The Long Beach resident needed a place for her anger and decided to take it to the streets.
On May 27, two days after Floyd’s death in Minneapolis, alongside hundreds of other protesters, she marched onto the 101 Freeway in downtown Los Angeles. For about 25 minutes, the group shut down the 101 during rush hour while yelling Floyd’s name and calling out, “No justice, no peace!”
The march was the first of 50-plus days of continuous protesting in Los Angeles.
“You feel like your’re alone in your anger,” Burton said later. “But when you get together, that power in numbers, that group action, it makes you feel like, ‘OK, we can accomplish something with this.’ “
Burton, 42, is an American Sign Language interpreter who has been interpreting for Los Angeles County’s streamed and televised updates on COVID-19, a disease disproportionately killing Black and brown Americans. She works for an interpreting agency that contracts with the county.
Burton saw a need to provide access to the racial-justice movement with equal urgency. She put a word out to her colleagues and friends who are ASL interpreters. They all decided to show up at protests, stand next to speakers, and just start signing.
The group started with three interpreters at a rally at USC that drew a modest crowd on a Saturday in June. The next day, the group signed in front of tens of thousands of demonstrators who flooded Hollywood streets – perhaps the county’s largest march since Floyd’s death.
“You have Black deaf people,” she said. “They are at the intersection of Blackness and deafness. How much more susceptible are they to police violence?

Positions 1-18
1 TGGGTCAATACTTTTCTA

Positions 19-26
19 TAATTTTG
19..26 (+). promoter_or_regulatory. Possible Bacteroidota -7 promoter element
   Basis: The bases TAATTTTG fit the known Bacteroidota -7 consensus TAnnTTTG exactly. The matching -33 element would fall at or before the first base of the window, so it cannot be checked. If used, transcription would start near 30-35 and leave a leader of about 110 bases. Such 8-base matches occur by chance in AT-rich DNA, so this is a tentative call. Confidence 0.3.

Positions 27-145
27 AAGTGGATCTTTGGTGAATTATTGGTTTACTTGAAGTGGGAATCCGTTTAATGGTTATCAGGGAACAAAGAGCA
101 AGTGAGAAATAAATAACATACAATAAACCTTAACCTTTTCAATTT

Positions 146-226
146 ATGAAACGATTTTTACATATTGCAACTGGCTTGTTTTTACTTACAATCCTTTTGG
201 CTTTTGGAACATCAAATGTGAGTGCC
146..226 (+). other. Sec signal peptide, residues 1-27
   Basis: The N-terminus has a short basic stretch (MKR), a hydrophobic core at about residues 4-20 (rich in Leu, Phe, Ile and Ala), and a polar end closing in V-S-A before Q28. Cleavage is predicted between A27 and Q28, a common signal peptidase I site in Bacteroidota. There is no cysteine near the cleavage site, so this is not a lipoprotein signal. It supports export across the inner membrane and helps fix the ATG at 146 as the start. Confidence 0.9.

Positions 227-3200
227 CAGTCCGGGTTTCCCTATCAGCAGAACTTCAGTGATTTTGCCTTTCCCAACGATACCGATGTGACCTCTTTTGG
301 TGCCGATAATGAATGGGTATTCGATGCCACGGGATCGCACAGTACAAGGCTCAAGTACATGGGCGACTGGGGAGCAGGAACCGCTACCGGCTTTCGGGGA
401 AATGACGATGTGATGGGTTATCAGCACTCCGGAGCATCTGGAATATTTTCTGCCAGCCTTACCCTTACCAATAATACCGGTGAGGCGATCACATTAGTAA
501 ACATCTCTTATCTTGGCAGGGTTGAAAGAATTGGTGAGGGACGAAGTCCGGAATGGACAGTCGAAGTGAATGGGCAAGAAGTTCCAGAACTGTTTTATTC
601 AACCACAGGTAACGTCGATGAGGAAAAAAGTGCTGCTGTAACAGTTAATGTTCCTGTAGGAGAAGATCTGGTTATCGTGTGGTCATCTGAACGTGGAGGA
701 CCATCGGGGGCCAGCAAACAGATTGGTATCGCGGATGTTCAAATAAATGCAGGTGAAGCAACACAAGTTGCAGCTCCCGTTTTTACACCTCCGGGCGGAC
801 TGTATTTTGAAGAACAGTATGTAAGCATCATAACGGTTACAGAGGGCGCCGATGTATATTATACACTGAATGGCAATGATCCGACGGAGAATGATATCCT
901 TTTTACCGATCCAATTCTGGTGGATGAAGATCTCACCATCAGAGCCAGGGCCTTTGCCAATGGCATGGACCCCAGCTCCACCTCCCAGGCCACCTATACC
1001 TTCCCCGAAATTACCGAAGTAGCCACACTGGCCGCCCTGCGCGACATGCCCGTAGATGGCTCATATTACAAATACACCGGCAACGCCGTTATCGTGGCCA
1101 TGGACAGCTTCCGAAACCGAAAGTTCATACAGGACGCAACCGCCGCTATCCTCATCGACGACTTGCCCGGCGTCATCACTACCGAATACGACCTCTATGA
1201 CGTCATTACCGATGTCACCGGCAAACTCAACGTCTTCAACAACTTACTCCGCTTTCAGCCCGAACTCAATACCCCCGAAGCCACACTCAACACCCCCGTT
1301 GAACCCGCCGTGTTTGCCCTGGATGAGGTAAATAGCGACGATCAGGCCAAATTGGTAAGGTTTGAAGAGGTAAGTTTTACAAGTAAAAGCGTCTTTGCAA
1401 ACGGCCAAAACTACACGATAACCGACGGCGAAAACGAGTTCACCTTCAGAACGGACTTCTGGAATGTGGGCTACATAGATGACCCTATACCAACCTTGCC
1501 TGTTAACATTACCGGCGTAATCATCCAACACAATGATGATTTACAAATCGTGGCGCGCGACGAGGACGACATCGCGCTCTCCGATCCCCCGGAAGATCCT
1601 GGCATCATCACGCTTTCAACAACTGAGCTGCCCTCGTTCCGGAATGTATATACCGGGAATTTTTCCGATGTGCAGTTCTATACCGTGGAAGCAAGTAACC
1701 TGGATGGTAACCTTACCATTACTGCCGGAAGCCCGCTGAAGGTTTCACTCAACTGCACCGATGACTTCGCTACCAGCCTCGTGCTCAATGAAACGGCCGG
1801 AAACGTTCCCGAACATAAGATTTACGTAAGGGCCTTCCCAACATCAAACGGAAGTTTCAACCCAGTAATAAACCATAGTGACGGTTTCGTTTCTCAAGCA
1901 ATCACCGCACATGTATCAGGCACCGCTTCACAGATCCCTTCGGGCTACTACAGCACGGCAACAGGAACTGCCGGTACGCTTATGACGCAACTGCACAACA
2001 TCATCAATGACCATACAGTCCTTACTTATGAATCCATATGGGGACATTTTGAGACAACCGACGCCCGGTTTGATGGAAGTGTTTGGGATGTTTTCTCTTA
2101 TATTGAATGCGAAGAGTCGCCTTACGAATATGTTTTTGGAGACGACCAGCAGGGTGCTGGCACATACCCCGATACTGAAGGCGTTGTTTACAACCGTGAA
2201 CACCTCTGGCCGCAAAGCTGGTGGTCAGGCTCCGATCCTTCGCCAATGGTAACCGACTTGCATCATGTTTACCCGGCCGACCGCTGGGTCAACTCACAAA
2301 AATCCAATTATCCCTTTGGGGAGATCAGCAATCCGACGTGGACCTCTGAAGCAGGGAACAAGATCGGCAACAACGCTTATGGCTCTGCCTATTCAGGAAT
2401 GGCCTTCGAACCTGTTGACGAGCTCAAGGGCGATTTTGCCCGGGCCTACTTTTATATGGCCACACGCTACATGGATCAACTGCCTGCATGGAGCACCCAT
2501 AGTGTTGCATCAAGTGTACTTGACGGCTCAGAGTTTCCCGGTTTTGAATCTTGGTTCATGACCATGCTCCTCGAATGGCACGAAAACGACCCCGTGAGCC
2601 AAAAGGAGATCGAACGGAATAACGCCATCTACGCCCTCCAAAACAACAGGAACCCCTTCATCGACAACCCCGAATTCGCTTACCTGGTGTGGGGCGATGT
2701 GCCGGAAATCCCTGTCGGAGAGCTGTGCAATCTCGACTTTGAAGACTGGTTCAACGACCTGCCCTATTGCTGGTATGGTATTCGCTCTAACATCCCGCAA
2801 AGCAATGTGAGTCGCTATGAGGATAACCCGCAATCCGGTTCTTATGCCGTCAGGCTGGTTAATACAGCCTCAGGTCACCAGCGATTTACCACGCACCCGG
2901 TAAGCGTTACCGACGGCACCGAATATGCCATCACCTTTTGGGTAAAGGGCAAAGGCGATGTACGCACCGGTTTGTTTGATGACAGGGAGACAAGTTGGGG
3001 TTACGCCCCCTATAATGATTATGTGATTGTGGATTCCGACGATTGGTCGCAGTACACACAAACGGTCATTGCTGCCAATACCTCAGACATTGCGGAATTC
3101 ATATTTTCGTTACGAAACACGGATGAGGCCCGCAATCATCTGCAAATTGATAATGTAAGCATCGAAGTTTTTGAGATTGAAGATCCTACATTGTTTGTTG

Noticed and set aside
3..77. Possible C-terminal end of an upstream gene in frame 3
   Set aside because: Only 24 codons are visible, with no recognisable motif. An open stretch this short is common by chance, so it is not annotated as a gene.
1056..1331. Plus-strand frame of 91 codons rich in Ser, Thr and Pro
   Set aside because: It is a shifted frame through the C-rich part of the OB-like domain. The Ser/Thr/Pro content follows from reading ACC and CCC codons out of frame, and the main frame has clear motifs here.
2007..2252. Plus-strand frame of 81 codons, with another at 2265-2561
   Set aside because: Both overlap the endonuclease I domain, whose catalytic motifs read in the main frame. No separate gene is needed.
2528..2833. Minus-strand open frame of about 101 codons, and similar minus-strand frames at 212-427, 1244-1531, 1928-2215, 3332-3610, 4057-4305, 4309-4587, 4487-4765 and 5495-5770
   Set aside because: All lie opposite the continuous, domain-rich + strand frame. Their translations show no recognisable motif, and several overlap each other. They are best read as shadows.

“This revolution has to be accessible.”
Agyin’s decision to protest was not an easy one. He is immunocompromised and considered his chances of getting the coronavirus infection from the large crowds.
A Compton resident, he stayed close to home, attending the Compton Peace Walk on June 7 when motorcycles and the Compton Cowboys on horseback led the way.
Agyin had posted a request on Facebook days earlier for ASL interpreters to attend the event. Burton and her group showed up.
Words from a varied list of speakers were signed, as Compton residents, city leaders and professional basketball players decried police violence and expressed a desire for unity, peace and building a better city.
Agyin, who learned ASL as an undergraduate at Cal State Northridge, met other deaf protesters there. They were able to fully grasp, with the interpreters’ help, the speakers’ words and take part in the chants.
“Because of that, more (deaf) people are like, ‘I can join this fight, too,’” he said.